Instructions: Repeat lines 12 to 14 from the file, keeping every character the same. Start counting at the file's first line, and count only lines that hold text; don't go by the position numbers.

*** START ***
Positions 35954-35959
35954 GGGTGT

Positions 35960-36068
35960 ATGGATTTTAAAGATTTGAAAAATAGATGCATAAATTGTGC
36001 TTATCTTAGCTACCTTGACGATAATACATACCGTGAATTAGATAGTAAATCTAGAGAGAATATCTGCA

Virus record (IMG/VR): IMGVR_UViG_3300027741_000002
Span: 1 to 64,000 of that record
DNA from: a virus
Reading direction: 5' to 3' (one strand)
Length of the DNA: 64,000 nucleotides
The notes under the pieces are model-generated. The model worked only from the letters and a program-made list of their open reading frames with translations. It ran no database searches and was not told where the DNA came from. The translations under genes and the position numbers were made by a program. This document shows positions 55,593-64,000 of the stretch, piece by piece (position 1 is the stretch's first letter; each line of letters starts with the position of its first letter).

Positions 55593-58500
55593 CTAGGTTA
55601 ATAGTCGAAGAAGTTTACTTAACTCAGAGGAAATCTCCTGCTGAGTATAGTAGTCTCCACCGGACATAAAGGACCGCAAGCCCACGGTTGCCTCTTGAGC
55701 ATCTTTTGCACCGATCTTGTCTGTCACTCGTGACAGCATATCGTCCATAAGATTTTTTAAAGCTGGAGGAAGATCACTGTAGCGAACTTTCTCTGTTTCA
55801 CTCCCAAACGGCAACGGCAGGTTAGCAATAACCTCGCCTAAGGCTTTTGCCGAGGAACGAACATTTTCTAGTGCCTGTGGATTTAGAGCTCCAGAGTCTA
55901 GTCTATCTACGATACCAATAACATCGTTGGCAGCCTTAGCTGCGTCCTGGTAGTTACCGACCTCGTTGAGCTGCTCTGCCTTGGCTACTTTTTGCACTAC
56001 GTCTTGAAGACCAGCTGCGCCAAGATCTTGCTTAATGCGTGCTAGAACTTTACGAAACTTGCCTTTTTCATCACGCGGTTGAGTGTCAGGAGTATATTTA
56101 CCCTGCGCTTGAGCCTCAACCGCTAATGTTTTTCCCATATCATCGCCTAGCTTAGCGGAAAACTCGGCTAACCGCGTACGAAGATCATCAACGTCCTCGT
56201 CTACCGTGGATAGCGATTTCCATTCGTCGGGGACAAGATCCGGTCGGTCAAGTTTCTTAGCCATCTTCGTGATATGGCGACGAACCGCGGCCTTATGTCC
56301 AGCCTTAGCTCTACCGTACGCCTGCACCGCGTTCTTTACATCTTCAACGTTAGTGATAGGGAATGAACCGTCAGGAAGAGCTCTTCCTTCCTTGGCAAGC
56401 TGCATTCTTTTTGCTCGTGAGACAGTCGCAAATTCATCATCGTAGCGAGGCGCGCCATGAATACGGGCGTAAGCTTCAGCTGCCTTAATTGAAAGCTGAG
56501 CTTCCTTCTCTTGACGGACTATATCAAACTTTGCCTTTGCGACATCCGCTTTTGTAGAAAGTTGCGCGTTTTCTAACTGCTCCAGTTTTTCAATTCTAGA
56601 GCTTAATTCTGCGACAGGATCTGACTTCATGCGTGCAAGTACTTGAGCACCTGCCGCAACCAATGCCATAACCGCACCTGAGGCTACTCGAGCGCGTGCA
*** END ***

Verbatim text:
Positions 55593-58500
55593 CTAGGTTA
55601 ATAGTCGAAGAAGTTTACTTAACTCAGAGGAAATCTCCTGCTGAGTATAGTAGTCTCCACCGGACATAAAGGACCGCAAGCCCACGGTTGCCTCTTGAGC